Guest post by Michelle Langlois
I got a new smartphone seven months ago, and it's a pretty handy little gadget. I'll never get lost again since I have a map that can pinpoint my location down to whether I'm in the front or back of my house. I downloaded a banking app that lets me check my balance, pay bills, and transfer funds whenever I want to do it. And, of course, I can tweet, foursquare, play Frozen Bubble, and watch YouTube any time I like.
So why did I just uninstall almost half of the apps I had on my phone? Because, while I know that any smartphone is not secure, and while I realize there's no such thing as real privacy, I discovered that many of the apps I had on my phone fall way short of even the relatively low expectations I have for privacy.
Now when I download an app, I check to see whether it wants to "Read phone state and identity." If it does, I don't download it. Know what that means? Here's the explanation my Android phone gives me for that permission:
Allows the application to access the phone features of the device. An application with this permission can determine the phone number and serial number of this phone, whether a call is active, the number that call is connected to and the like.
So let's just look at that for a moment. For some reason, the companies that make the following apps seem to think that they need to know my cell phone number, when I'm on the phone, and WHO I'M ON THE PHONE WITH:
- Canada Post
- Shoot Bubble Deluxe (video game)
- Shazam ("listens" to song playing and tells you what it is)
- Ringdroid (records your voice and turns into ring tone)
I have now uninstalled all of these programs. There is no reason why a video game needs to know who I'm talking to on the phone. Certainly Canada Post doesn't need to know in order to tell me where their locations are or to help me look up a postal code. Does Scotiabank really need to know the phone number of the person I'm talking to or how long I'm on the phone with them in order to help me transfer funds from one account to another?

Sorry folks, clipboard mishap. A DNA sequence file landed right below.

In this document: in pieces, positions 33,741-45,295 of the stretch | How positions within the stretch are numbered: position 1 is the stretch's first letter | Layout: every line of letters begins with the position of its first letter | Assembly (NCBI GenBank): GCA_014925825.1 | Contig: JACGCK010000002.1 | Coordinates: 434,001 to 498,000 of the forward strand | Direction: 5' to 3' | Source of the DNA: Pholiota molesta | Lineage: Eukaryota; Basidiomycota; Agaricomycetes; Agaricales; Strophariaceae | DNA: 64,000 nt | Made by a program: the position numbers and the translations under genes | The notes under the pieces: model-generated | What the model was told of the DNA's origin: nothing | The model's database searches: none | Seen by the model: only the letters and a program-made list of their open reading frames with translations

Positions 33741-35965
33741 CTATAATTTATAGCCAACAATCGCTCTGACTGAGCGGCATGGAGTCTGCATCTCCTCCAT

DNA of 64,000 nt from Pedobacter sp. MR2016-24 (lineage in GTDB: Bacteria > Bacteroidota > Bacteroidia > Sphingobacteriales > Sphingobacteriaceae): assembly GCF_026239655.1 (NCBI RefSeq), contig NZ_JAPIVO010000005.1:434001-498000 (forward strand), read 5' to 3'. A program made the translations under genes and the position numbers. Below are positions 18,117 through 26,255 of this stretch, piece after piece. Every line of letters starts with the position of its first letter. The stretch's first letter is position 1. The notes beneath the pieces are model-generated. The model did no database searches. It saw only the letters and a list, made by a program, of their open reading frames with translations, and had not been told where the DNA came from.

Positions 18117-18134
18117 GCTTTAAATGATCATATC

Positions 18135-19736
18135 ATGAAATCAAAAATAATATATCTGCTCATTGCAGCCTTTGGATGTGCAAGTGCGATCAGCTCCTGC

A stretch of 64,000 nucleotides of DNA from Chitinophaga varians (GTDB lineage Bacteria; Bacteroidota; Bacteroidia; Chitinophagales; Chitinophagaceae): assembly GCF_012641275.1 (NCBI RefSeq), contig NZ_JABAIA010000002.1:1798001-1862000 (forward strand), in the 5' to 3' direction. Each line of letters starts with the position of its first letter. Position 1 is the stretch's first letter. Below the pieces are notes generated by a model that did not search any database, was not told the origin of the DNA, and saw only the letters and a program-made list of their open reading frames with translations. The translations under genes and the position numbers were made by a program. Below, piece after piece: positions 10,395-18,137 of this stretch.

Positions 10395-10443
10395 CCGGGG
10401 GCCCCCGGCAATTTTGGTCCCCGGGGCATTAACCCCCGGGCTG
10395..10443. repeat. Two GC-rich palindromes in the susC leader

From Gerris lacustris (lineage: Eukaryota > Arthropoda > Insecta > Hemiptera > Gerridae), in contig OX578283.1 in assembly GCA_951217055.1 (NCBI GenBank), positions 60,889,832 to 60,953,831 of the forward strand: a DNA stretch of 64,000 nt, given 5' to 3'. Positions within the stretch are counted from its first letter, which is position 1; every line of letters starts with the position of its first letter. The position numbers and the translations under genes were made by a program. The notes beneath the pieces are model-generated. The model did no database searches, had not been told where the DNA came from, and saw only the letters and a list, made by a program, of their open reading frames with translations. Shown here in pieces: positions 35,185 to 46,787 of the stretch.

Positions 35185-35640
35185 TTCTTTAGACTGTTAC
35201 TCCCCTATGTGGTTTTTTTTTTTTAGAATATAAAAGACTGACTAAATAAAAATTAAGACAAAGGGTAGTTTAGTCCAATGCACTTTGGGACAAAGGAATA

I get why many apps want GPS info - they want to know where you are so that features in the app that tell you what's near you now can work. Yes, it's a privacy issue too, but one I can live with if it actually makes the app work. But none of them - and I mean NONE of them - need to know who I'm on the phone with.
Here are some apps still left on my phone that don't ask for your phone call information:
- GO Mobile
- Frozen Bubble (by a free software developer - doesn't ask for ANY permissions!)
Unfortunately, I can't uninstall all the programs that spy on my phone calls, because a number of them come installed by the phone's manufacturer and won't let me uninstall them. (I'm sure there's some way to get around it, but I haven't the time or inclination to find out - which I'm sure these corporations are counting on.) These programs have absolutely no business spying on my phone in order to perform the functions of the app:
- Google Maps
I'll be looking carefully from now on whenever I'm considering downloading an app, to make sure it doesn't demand more privacy permissions than it needs in order to perform its functions.
This post was simultaneously posted at http://classrage.ca.
Thank you for reading this story…
More people are reading rabble.ca than ever and unlike many news organizations, we have never put up a paywall – at rabble we’ve always believed in making our reporting and analysis free to all, while striving to make it sustainable as well. Media isn’t free to produce. rabble’s total budget is likely less than what big corporate media spend on photocopying (we kid you not!) and we do not have any major foundation, sponsor or angel investor. Our main supporters are people and organizations -- like you. This is why we need your help. You are what keep us sustainable.
rabble.ca has staked its existence on you. We live or die on community support -- your support! We get hundreds of thousands of visitors and we believe in them. We believe in you. We believe people will put in what they can for the greater good. We call that sustainable.
So what is the easy answer for us? Depend on a community of visitors who care passionately about media that amplifies the voices of people struggling for change and justice. It really is that simple. When the people who visit rabble care enough to contribute a bit then it works for everyone.
And so we’re asking you if you could make a donation, right now, to help us carry forward on our mission. Make a donation today.